I have a problem. I have a very serious problem.
I have a very dorm-like kitchen—but I’m not a dorm student.
I have a hot plate, a rice cooker, a slow-cooker, and a toaster oven—but no classes, no tests, and no ten page papers due tomorrow. I’m thirty, with a degree but no stove top and no real oven. My husband and I live in a rudimentary studio apartment attached to the retail space that we are only weeks away from opening as a bicycle shop.
The decision to live in the back of our business came with a lot of benefits—and a lot of sacrifices. One of those sacrifices was a full kitchen, complete with countertops and a pantry. We use our table, covered with a table cloth, for prepping, and a bookcase serves as our pantry. Is this life hard? No; you’d be surprised what kind of traditional living you can live without. Does it come with challenges? The answer, of course, is a resounding, “Yes!” But one does not live in their retail space unless one has the ability to problem solve and adapt, as millions of college students do every year.
Unlike college students, 10-cent ramen in our household is not the definition of “adapting.” My husband and I have always enjoyed cooking and eating good food. And so our rather nice convection toaster oven has found itself cooking quiche, rather than frozen burritos, and baking chicken to be served with goat cheese and sliced banana peppers. Our slow-cooker is great for rump roasts and kielbasa with sauerkraut. And our rice cooker has been our work horse, a trusty steed used for so much more than just rice.
In addition to cooking in the non-kitchen kitchen, as Nicole and I call it, another sacrifice has been money. We love to eat—but have embraced the challenge of eating good food on a very limited budget. We would love to eat flank steak and risotto every day, as well as a million other meals requiring fifteen or more ingredients, but we don’t have the space, and we have decided for the sake of opening a successful retail business that we prefer to put as much time and money into the business as humanly possible. But we’ve seen no reason not to try to eat well and eat cheap when we know it’s not impossible to do so. And so an adventure has begun: Welcome to the Simple Person’s Non-Kitchen Kitchen!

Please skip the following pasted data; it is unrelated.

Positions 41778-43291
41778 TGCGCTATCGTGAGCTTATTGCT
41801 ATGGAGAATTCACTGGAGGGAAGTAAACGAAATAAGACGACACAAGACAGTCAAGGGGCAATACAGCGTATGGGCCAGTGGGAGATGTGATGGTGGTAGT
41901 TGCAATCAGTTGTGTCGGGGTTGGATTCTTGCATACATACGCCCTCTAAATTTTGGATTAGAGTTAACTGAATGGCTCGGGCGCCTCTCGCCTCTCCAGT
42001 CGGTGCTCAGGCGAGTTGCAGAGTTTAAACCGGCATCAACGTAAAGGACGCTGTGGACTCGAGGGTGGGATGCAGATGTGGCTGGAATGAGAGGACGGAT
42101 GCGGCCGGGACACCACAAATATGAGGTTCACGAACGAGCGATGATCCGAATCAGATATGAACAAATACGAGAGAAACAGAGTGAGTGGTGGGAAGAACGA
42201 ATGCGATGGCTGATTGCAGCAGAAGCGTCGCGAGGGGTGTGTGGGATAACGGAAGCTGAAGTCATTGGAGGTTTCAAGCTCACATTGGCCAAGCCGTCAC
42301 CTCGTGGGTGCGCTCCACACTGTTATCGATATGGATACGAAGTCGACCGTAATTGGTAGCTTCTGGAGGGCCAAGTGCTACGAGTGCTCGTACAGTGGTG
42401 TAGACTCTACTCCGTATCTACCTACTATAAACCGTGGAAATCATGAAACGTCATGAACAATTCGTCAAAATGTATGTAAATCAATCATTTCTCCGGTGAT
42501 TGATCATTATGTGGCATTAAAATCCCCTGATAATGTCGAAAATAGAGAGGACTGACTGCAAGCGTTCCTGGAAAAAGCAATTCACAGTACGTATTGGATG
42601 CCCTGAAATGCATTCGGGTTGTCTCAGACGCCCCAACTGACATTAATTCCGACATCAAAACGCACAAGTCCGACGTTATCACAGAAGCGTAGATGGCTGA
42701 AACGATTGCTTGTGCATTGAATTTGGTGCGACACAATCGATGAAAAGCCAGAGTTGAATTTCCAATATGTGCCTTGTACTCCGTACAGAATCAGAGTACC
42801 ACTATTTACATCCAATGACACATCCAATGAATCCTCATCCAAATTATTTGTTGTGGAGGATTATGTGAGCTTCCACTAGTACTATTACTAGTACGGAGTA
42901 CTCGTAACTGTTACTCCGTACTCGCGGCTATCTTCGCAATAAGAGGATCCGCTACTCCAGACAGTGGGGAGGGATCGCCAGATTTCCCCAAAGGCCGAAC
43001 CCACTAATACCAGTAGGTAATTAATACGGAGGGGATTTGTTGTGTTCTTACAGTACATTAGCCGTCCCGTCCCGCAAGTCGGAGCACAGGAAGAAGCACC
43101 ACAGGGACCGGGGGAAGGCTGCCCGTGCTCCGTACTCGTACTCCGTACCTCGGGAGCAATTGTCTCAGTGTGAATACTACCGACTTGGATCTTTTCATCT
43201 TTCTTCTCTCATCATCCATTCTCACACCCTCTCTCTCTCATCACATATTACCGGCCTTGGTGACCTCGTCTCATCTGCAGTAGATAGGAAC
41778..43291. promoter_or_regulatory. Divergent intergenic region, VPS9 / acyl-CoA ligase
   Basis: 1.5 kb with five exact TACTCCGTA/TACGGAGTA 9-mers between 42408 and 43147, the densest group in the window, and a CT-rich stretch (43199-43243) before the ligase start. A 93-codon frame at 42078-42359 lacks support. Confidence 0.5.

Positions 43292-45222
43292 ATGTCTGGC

My husband’s and my latest obsession has been burritos. Not the oh-so-delicious but quite boring kind of burrito with the usual ground meat, refried beans, pre-grated cheese, sour cream and salsa that is reminiscent of eating a tube of goo. Oh no, why go that route when you can put your rice cooker to work on some dried black beans and Kamut?
“Kuh-what?” An Egyptian word pronounced kuh-moot, it means “soul of the earth” and is a large-grain variety of khorasan wheat related to durum wheat and spelt. (Hey, now you know some Egyptian!) Bob’s Red Mill is the brand we purchased, and yes, it’s a little pricey, and yes, I said we eat cheap and we do: we bought our bag at Big Lots for only $3.50! It is rich in protein, considered a high energy grain packed with nutrients, and easy to digest. The slightly nutty flavor compliments pork, our preferred burrito meat, but is not overwhelming.
Black beans and Kamut, paired with sour cream and/or salsa and/or guacamole, create a texture that will make you sorry you’ve eaten that last bite but will leave you feeling quite satisfied nonetheless.
Hearty Burritos with Black Beans and Kamut
½ cup dried black beans, cooked ahead of time
1 cup Kamut grains (also called berries), cooked ahead of time
1 lb ground meat of choice
sour cream, if desired
salsa or pico de gallo, if desired
guacamole, if desired
fresh cilantro (seriously a must—if it doesn’t taste like soap to you)
Prepare black beans according to preferred method. I soak my black beans in brought-to-a-boil water for one to two hours, drain them (keeping the water!!!), place them in my rice cooker and then measure in the soak water, adding additional water for a total of 1 ½ cups water. I then set the cooker cooking, walk away, and about an hour later, I have perfectly cooked beans! No stirring, and no mushy ones in some places, and crunchy ones in another.
Prepare Kamut according to preferred method. I set my beans aside, wash out my rice cooker, measure in one cup Kamut and 3 cups water. I do not soak my Kamut first, and it cooks in about 50 mins.
*If you would like to cook on your stovetop, I understand soaking your Kamut overnight first is a great idea. Then bring 2 cups water to a boil, add your Kamut and simmer for 40-45 minutes. If you don’t soak, simmer your Kamut in 3 cups water for 1 ½ to 2 hours, until the texture is as chewy as you like it.
*Kamut done in the rice cooker with 3 cups water yields a grain that is toothy on the outside but soft and chewy on the inside—the way I like it! Add a little more water for a softer consistency. The great thing about Kamut is that it’s versatile in this way!
Cook your ground meat, seasoning it in whatever way you like for burritos. At this point, we mix together our beans, Kamut, and meat into a mixture that can then be spooned into tortillas. Add sour cream, salsa or pico de gallo, and/or guacamole. Choosing at least one of these is a good idea, as the soft consistency with the beans and Kamut is what makes it so textually interesting. Garnish with grated cheese and cilantro, fold, and try not to inhale your burrito!
Kirsten Hollingsworth loves food. She makes crepes in a cafe by day and writes at night. Her mode of transportation is a bicycle and she has three feet of hair named Edgar Allan Pelo.